By Norman W. Loney

ISBN-10: 1420009818

ISBN-13: 9781420009811

DIFFERENTIAL EQUATIONS creation usual Differential Equations version improvement References FIRST-ORDER traditional DIFFERENTIAL EQUATIONS Linear Equations additional info on Linear Equations Nonlinear Equations challenge Setup difficulties References LINEAR SECOND-ORDER AND platforms OF FIRST-ORDER traditional DIFFERENTIAL EQUATIONS advent basic suggestions of the Homogeneous Equation Homogeneous EquationsRead more...

summary: DIFFERENTIAL EQUATIONS advent traditional Differential Equations version improvement References FIRST-ORDER usual DIFFERENTIAL EQUATIONS Linear Equations additional info on Linear Equations Nonlinear Equations challenge Setup difficulties References LINEAR SECOND-ORDER AND structures OF FIRST-ORDER usual DIFFERENTIAL EQUATIONS creation basic options of the Homogeneous Equation Homogeneous Equations with consistent Coefficients Nonhomogeneous Equations Variable Coefficient difficulties substitute tools precis purposes of Second-Order Differential Equations

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**Additional info for Applied Mathematical Methods for Chemical Engineers, Second Edition**

**Example text**

Symbolizes the derivative of r with respect to t. 4 can be obtained by employing the following steps: 13 14 Applied Mathematical Methods for Chemical Engineers 1. 4 as r0 þ a1 (t) g(t) À a0 (t) r¼ , a2 (t) a2 (t) 2. Determine m(t) ¼ exp ð a2 (t) 6¼ 0 for all t a1 (t) dt a2 (t) (2:5) (2:6) where m(t) is called an integrating factor. 3. 5 by m(t) ! 7 can be recasted as d r exp dt ð ! ð a1 (t) g(t) À a0 (t) a1 (t) dt ¼ exp dt a2 (t) a2 (t) a2 (t) (2:8) 4. 8 with respect to the independent variable to get ð ð a1 (t) g(t) À a0 (t) a1 (t) r exp dt ¼ exp dt dt þ c a2 (t) a2 (t) a2 (t) or ð ð a1 (t) g(t) À a0 (t) a1 (t) r(t) ¼ exp À dt exp dt dt a2 (t) a2 (t) a2 (t) ð a1 (t) þ c exp À dt a2 (t) where c is the constant of integration.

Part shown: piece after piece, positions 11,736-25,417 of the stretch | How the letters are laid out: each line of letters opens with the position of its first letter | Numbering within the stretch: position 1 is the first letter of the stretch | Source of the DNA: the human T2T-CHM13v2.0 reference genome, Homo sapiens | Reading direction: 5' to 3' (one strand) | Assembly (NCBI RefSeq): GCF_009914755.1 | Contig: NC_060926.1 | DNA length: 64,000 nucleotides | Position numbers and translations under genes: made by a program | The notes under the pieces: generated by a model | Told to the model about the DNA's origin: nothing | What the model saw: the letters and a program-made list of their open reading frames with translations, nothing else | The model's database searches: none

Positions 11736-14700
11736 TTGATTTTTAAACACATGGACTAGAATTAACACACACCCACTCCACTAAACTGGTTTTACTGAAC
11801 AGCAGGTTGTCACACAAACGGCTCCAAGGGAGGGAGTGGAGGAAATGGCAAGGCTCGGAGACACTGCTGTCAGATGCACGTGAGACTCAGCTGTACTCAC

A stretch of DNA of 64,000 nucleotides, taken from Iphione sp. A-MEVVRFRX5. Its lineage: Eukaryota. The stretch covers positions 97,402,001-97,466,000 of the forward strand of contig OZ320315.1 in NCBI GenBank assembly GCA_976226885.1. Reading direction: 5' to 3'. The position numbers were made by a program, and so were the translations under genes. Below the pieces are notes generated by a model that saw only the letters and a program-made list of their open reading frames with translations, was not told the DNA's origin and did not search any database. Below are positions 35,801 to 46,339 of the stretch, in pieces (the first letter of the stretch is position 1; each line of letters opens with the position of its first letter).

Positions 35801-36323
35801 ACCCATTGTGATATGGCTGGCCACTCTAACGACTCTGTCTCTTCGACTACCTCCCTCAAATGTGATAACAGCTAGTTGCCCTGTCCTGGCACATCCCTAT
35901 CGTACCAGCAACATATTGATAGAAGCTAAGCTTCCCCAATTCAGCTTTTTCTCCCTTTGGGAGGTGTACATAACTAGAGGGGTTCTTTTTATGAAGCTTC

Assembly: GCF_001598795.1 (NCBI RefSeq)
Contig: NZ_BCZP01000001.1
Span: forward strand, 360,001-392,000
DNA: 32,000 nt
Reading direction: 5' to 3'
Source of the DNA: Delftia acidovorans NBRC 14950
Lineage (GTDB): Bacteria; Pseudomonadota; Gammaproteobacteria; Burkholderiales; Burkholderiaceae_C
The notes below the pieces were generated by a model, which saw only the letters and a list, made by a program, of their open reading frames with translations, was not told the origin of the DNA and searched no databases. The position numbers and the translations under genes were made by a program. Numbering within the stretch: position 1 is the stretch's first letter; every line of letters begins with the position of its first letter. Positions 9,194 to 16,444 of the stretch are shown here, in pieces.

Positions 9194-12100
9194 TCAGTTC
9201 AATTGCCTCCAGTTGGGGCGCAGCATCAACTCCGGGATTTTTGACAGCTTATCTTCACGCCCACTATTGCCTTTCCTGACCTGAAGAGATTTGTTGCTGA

1) are always in equilibrium with each other and can be expressed as y ¼ mx (2:56) where m is the distribution coefficient, x is the concentration of benzoic acid leaving the stage in the organic phase, and y is the aqueous phase benzoic mass concentration. 7. Assume that the composition of a stream leaving the stage is the same composition as that phase in the stage. 8. Assume that the stage initially contains V1 liter of toluene, V2 liter of water, and no benzoic acid. 10, that is Rate of accumulation ¼ Rate of input À Rate of output the quantities for any time t can be derived.

Assume that the size distribution of particles is uniform throughout the mill and equals that of the product, and let xif be the mass fraction of the feed that falls in the ith size range. Show that a mass balance on the jth size fraction in the tank yields X dxj ¼ ðQ=MÞ(xjf À xj ) À kj xj þ ki xi bij dt i¼1 jÀ1 Solution Accumulation ¼ Input þ Generation À Output À Consumption dxj d Accumulation ¼ (Mxj ) ¼ M dt dt Input ¼ Qxif Generation: the rate at which particles enter the jth size fraction from the ith size fraction by breakage is kimibif.

### Applied Mathematical Methods for Chemical Engineers, Second Edition by Norman W. Loney

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